Zionsville land swap could give schools, town a financial boost

February 20, 2014
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Less than a year after Zionsville Community Schools and the town of Zionsville joined forces to buy property for commercial development, they’re finalizing a land-swap that could result in more money for both entities.

The school district in May used $3.4 million from an old bond issue to buy 91 acres of prime Dow Chemical Co. property along 106th Street east of Zionsville Road. It planned to use about 10 acres for a new warehouse and maintenance facility, and sold the rest to the town for $3 million—payable over 25 years—plus the promise of a 50-50 split on any additional tax revenue resulting from the development.

Full build out of Creekside Corporate Park is expected to take about five years.

As planning efforts began in earnest, though—and Indianapolis-based Hat World Inc. snapped up about a fifth of the property for a new corporate headquarters—officials began questioning whether a tax-exempt use made sense there.

This month, officials came up with an alternative.

A tentative agreement calls for ZCS to give the town its Creekside land , along with about 10 acres on the northern portion of district-owned property on County Road 875 for a future public park.

The town, in turn, would hand over Jennings Field northwest of downtown (which will continue to host sporting events under school ownership), and agreed to make intersection improvements that would allow the school district to build its maintenance facility on the southern portion of the CR 875 land.

Adding 10 acres of developable land in Creekside should boost the expected increase in property-tax revenue, already expected to be about $1 million per year once construction is complete.

Every little bit helps the cash-strapped school district, which has struggled in recent years due to state property-tax caps and a new school-funding formula. Although it could not use the 2005 bond proceeds for anything other than land acquisition and construction projects, payments from the town are likely to be directed into the schools’ largely unrestricted General Fund.

Zionsville, meanwhile, is looking to draw commercial investment to diversify its largely residential tax base—another consequence of tax caps.

What’s your take on the creative collaboration, now that the development is taking shape?

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  • Good move
    I'm not familiar with this project in particular, but I think its a good thing that school districts are having to get move creative in order to keep funding themselves. For too long districts built without any sense of consequence, leading to the school funding problems we have today. Hopefully this teaches districts to act a little more reasonably with their money.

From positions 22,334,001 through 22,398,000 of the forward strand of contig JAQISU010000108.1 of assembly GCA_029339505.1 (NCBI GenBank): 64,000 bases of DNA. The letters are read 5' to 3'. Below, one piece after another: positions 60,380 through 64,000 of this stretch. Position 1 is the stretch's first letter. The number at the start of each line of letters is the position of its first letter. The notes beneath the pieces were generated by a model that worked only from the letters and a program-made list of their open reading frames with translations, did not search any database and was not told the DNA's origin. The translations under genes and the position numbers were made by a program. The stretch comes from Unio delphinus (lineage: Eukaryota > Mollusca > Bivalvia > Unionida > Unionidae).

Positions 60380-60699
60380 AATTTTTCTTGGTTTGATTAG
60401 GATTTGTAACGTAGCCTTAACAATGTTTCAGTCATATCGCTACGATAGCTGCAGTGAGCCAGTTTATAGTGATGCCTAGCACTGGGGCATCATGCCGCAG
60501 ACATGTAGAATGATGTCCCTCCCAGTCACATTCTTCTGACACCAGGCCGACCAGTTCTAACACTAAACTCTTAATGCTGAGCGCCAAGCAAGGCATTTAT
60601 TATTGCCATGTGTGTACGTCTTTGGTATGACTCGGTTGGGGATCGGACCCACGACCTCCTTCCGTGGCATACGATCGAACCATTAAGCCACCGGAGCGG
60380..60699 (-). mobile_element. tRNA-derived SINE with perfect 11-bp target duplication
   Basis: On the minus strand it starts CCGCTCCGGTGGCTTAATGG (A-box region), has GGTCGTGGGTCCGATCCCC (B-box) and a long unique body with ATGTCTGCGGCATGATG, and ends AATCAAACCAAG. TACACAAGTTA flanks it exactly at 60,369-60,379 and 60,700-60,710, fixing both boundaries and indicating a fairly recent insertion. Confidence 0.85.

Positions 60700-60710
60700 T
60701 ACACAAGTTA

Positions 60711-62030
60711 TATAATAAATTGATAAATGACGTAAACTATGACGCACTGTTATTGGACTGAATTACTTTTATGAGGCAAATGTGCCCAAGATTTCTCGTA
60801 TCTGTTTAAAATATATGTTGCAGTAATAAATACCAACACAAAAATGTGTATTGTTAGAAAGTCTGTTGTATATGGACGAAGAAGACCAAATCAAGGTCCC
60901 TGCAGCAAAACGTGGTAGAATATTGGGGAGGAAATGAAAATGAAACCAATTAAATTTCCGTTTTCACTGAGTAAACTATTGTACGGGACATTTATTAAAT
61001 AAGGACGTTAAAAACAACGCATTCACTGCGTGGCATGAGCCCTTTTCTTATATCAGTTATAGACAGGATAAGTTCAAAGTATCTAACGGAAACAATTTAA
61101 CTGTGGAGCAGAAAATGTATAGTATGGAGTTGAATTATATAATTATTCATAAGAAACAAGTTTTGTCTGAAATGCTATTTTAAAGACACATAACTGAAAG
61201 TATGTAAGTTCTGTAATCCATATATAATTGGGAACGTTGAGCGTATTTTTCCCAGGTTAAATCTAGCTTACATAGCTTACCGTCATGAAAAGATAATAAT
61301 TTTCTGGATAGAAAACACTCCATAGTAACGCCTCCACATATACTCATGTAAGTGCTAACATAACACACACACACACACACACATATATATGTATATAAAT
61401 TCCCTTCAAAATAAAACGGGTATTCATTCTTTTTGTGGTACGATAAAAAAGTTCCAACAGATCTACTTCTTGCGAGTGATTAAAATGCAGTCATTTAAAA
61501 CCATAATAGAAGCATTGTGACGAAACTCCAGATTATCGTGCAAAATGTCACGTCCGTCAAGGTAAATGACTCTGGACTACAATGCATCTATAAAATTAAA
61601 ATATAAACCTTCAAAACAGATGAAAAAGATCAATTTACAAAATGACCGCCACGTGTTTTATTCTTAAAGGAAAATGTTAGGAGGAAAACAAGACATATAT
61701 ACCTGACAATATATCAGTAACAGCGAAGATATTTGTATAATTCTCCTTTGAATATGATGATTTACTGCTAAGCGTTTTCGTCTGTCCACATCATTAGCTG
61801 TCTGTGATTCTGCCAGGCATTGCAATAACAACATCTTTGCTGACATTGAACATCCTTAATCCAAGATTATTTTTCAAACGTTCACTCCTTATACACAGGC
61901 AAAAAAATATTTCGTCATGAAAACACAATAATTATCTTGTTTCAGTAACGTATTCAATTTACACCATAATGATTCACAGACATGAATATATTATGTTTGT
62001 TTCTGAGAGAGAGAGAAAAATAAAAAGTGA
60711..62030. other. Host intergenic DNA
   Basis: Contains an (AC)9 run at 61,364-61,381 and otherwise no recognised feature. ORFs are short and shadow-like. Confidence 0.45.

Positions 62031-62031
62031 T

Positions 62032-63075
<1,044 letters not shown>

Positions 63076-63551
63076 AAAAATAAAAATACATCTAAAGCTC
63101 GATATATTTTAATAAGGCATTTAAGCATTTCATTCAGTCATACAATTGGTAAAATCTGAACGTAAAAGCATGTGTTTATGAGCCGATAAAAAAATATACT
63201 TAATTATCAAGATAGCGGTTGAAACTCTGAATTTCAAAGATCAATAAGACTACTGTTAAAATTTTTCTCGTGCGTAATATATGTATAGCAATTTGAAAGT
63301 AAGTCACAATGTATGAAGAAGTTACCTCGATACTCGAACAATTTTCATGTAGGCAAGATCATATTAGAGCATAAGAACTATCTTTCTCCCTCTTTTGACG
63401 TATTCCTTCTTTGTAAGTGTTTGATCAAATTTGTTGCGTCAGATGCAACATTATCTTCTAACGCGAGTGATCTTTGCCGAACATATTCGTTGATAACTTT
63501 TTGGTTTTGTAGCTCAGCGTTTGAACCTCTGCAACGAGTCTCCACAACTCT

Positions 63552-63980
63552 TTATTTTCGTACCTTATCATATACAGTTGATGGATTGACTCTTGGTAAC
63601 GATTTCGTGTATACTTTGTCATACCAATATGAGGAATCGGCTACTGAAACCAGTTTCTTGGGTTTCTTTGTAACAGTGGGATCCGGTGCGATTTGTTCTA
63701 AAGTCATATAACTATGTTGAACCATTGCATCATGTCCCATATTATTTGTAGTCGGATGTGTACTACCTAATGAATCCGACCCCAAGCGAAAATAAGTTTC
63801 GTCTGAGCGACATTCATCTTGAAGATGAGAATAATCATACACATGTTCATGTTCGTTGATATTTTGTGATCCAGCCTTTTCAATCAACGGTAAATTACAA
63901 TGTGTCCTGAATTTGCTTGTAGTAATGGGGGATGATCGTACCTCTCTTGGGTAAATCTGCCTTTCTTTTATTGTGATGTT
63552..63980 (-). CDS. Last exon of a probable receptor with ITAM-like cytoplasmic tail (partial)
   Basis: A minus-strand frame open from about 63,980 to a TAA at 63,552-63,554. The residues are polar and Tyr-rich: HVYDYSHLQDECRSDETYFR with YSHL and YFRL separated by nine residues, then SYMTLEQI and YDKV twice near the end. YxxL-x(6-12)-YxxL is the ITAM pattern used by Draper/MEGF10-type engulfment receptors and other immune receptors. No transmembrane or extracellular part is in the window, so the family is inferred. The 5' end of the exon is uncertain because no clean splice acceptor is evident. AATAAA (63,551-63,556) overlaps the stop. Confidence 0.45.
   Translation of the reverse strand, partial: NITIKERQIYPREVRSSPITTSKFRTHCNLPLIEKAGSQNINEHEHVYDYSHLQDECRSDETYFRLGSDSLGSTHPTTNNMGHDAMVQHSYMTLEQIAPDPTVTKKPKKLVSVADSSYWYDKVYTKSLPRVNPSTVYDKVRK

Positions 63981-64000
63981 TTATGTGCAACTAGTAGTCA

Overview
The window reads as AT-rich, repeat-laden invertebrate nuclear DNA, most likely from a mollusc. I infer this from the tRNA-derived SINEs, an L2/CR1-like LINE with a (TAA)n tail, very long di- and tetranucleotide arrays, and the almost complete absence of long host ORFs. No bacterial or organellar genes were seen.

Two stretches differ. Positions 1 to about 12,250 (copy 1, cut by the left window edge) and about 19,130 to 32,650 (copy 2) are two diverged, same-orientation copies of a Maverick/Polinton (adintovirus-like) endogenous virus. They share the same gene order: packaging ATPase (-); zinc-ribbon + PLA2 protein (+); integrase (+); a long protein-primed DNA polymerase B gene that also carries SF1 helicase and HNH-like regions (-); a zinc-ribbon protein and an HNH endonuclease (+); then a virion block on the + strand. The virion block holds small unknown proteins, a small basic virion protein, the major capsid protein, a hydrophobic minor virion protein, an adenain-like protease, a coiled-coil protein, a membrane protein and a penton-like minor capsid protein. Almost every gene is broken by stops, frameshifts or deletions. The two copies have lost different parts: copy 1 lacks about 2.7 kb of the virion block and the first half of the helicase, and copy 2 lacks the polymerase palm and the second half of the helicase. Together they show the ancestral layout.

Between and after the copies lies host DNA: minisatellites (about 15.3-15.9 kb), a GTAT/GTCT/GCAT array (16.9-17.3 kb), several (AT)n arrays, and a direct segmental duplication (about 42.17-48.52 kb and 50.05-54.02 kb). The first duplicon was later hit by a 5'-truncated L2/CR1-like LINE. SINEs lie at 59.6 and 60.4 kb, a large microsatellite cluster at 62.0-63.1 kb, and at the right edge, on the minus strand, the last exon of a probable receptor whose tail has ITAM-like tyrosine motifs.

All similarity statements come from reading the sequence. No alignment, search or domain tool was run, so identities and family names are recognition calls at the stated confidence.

• Error
    You may want to check, but I believe you are talking about 875 EAST and not 875 N.
    • Just 875
      Thanks for the note, Dave. Turns out it's just 875. Fix has been made.
    • South CR 875E
      The subject ZCS property is located at 4400 East CR 875E.
      • Correction...
        Sorry... 4400 South CR 875E.
      • Any Tax Benefits?
        1. Don't blame schools being cash strapped on new property tax formulas. Look also at the proliferation of TIF Districts that are moving funds from schools, parks and libraries and putting them in slush funds that local pols can use to reward their friends and benefactors. 2) Isn't this area in a TIF district meaning that tax benefits to the schools will be minimal?

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      1. A Tilted Kilt at a water park themed hotel? Who planned that one? I guess the Dad's need something to do while the kids are on the water slides.

      2. Don't come down on the fair for offering drinks. This is a craft and certainly one that belongs in agriculture due to ingredients. And for those worrying about how much you can drink. I'm sure it's more to do with liability than anything else. They don't want people suing for being over served. If you want a buzz, do a little pre-drinking before you go.

      3. I don't drink but go into this "controlled area" so my friend can drink. They have their 3 drink limit and then I give my friend my 3 drink limit. How is the fair going to control this very likely situation????

      4. I feel the conditions of the alcohol sales are a bit heavy handed, but you need to realize this is the first year in quite some time that beer & wine will be sold at the fair. They're starting off slowly to get a gauge on how it will perform this year - I would assume if everything goes fine that they relax some of the limits in the next year or couple of years. That said, I think requiring the consumption of alcohol to only occur in the beer tent is a bit much. That is going to be an awkward situation for those with minors - "Honey, I'm getting a beer... Ok, sure go ahead... Alright see you in just a min- half an hour."

      5. This might be an effort on the part of the State Fair Board to manage the risk until they get a better feel for it. However, the blanket notion that alcohol should not be served at "family oriented" events is perhaps an oversimplification. and not too realistic. For 15 years, I was a volunteer at the Indianapolis Air Show, which was as family oriented an event as it gets. We sold beer donated by Monarch Beverage Company and served by licensed and trained employees of United Package Liquors who were unpaid volunteers. And where did that money go? To central Indiana children's charities, including Riley Hospital for Children! It's all about managing the risk.

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